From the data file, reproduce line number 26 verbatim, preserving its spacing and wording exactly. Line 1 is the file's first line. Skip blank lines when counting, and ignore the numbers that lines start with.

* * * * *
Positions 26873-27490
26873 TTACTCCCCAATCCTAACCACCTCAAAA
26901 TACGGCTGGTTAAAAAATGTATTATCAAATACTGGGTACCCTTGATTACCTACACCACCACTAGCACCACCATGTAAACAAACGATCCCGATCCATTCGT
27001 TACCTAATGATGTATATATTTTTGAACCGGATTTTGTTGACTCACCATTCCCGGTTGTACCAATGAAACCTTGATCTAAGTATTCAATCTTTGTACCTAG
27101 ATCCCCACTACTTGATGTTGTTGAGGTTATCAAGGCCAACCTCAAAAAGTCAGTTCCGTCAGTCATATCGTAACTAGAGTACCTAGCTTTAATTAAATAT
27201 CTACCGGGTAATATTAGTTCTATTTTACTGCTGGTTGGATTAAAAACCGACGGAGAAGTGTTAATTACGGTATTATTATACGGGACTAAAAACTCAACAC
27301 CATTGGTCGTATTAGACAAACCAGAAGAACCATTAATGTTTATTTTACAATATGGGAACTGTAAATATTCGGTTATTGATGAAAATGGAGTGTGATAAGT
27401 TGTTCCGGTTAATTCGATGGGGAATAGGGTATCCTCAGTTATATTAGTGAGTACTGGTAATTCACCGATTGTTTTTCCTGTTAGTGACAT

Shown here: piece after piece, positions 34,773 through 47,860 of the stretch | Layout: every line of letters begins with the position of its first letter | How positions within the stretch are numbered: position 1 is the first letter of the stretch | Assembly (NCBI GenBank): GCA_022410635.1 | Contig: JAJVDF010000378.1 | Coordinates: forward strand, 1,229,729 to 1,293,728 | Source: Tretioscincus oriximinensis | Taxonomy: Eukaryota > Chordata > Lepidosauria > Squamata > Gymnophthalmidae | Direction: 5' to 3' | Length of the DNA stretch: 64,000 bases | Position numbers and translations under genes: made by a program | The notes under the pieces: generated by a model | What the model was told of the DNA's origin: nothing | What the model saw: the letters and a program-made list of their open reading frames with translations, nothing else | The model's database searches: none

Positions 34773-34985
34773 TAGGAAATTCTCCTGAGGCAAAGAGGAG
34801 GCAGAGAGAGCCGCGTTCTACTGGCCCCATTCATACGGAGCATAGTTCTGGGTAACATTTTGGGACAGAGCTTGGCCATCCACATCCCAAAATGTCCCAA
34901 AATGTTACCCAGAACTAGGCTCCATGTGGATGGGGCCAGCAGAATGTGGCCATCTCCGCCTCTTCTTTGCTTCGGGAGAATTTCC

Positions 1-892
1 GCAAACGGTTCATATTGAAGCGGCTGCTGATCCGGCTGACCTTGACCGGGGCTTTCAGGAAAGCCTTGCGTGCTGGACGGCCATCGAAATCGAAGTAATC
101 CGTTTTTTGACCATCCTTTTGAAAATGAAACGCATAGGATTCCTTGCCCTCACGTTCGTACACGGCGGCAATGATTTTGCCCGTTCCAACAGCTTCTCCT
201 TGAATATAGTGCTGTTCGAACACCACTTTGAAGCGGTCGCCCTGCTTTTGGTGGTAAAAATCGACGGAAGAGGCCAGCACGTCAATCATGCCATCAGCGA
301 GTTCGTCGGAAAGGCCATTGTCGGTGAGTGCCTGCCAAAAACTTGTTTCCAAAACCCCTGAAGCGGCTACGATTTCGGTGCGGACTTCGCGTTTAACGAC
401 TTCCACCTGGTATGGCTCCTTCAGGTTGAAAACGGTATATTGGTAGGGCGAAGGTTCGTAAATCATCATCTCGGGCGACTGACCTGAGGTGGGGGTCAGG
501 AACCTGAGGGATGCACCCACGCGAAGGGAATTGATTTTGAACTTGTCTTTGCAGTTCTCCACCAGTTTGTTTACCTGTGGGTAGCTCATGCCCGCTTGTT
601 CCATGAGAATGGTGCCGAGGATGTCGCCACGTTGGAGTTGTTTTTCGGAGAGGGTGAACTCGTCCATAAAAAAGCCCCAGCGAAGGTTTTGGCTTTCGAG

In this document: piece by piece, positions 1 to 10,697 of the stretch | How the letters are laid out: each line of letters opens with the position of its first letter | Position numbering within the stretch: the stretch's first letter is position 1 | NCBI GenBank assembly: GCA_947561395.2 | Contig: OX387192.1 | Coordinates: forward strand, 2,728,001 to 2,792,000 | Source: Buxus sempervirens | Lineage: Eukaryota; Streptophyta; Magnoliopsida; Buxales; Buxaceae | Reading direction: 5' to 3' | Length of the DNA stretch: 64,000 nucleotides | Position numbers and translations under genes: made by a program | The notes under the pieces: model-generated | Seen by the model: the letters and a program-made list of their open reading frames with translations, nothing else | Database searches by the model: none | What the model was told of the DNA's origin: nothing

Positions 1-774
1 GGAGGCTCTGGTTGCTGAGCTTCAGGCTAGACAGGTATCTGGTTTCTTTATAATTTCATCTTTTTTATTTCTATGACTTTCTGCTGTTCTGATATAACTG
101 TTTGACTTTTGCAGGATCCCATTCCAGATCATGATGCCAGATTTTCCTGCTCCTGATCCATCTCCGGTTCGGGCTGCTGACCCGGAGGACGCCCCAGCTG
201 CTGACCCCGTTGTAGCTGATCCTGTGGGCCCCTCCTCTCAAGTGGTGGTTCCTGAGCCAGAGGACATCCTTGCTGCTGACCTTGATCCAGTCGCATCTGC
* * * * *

201 CTGACCCCGTTGTAGCTGATCCTGTGGGCCCCTCCTCTCAAGTGGTGGTTCCTGAGCCAGAGGACATCCTTGCTGCTGACCTTGATCCAGTCGCATCTGC